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New perspectives to save cultural heritage
Altan, M. Orhan

1 Institute of Archaeology of Academy of Sciences of Czech Republic, Letenska 4, CZ-118 00 Praha 1, Czech Republic,
tel.: +420-2-575 33 782, fax: +420-2-575 32 288, email: krivanek@arup.cas.cz
2 Czech National Centre of Egyptology + Czech Institute of Egyptology, Charles University, Celetna 20, 110 00 Praha 1, Czech
Republic, tel.: +420-2-24491394, fax: +420-2-24491628, email: miroslav.barta@ff.cuni.cz (or Czech Institute of Egyptology, 4
Dokki Street, Giza-Cairo, Arab Republic of Egypt, tel.: +202-3315257, 3315297, fax: +202-7485892, email: mbarta@yahoo.com)
Task Group TG3
KEY WORD: archaeology, geophysics, surveying, measurements, mapping, identification, egyptology, cemetery
Enclosed paper demonstrates on example of south Abusir area in Egypt possibilities of application of present geophysical survey
methods in desert region. Non-destructive geophysical prospection of large areas choosen by egyptologists outside of previous and
present archaeological excavations brought a new view on extent and quantity of archaeological remains (cemetery) beneath the
sand and also practical experience (limits and possibilities of applied geophysical methods) in various terrain desert conditions.
Subsequently planned archaeological verification of geophysical results in 2003 field-season then could help for better interpretation
of geophysical data. Comparison of results of non-destructive and destructive archaeological techniques then could coordinate
another planned geophysical surveys in territory of the new Czech archaeological concession.
Wide desert area western of Abusir village is a field
working place of czech egyptologists for more than 40
years. The large territory of the new Czech
archaeological concession in Abusir (aprox. 2 km 2 )
includes very various and sloped desert terrains
including some important archaeological monument
from the time of Old Kingdom or Late Period. Northern
part of territory of Czech archaeological concession
includes flat or slightly sloped desert terrain with the
pyramid field of Abusir, mortual complexes and
mastabas from the 5th Dynasty (25th-24th century BC).
This part is the most surevyed and also archaeologically
excavated area of the whole territory with more visible
modern landscape changes. Geophysical surveys of
choosen parts of this area have been realised in late 70's
and early 80's by dr. Hasek (Hasek-Obr-Prichystal-
Verner 1986; Hasek-Obr-Verner 1988; Verner-Hasek
1981). Middle part of territory of Czech archaeological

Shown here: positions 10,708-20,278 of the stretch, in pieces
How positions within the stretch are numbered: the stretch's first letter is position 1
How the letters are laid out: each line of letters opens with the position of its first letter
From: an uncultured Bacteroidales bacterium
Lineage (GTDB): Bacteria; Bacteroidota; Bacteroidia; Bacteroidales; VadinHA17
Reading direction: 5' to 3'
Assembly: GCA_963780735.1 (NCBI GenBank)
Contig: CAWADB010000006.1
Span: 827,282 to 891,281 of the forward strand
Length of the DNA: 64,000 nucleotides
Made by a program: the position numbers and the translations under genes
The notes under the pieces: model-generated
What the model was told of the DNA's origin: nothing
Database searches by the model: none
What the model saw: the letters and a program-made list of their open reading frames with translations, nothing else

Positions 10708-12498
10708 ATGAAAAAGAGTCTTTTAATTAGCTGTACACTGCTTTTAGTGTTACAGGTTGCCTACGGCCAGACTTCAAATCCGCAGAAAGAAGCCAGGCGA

concession is covered by more flat desert without many
visible and significant terrain changes or indications of
archaeological situations. Archaeological activities (and
smaller geophysical surveys) were here up to now
concentrated only on smaller parts of terrain in place of
Sate-Persian shaft tombs of admiral Wedjahorresnet or
majordomus Iufaa (6th-5th centrury BC). Southern part
of territory of Czech archaeological concession (Barta-
Krejci 2000; Barta 2001) includes different more
various hilly or sloped desert terrains northern of North
Sakkara with more areas of limited archaeological
excavations on places of private tombs (and shaft
tombs) of Hetepi, Ity, Kaaper, Fetekti, Inti or Qar family
complex from the 3rd-6th Dynasty (28th-22nd century
BC). This large perspective terrain of cemeteries has not
been surveyed by any non-destructive method up to
2001 when started a new field surface survey of areas
including geodetical 3D-modelling (Bruna 2002) and
fotogrammetry (Cech 2002).
The new possibility of cooperation between new
founded Czech National Centre of Egyptology and the
Institute of Archaeology in Prague could start by new
geophysical field surveys of choosen parts of Abusir
territories in autumn 2002 (Krivanek-Barta 2003).
During 23 days of geophysical measurements in the
field there were used (or also tested in different scale of
work) 3 types of geophysical equipment. Caesium
magnetometers Smartmag, SM-4g (Scintrex, Canada)
seemed to be the most efficient method for preliminary
surveying (and mapping) of large unknown terrains
especially in case of expected or supposed mud bricks
components of subsurface features. Approx. 17,5 ha
were surveyed (common grid-net 1x0,25 m, details in
grid-net 0,5x0,2 m) by Cs-magnetometrs during 18 days
(in total approx. 746 000 measured points). Kappameter
for detailed measuremets of apparent surface magnetic
susceptibility in situ KT-5c (Geofyzika Brno, Czech
republic) showed interesting results for survey of
particular features (tombs) and smaller open
archaeological situations (different levels of magn.
susceptibilty of mud brick walls from different tombs).
Electromagnetic measurements by EM-38b (Geonics,
Canada) tested also possibilities of identification of non
magnetic materials (limestome, tafia or clay destruction)
of shallow subsurface features.
All of areas for geophysical surveys (4 in southern part
and 1 in middle part of territory) were selected in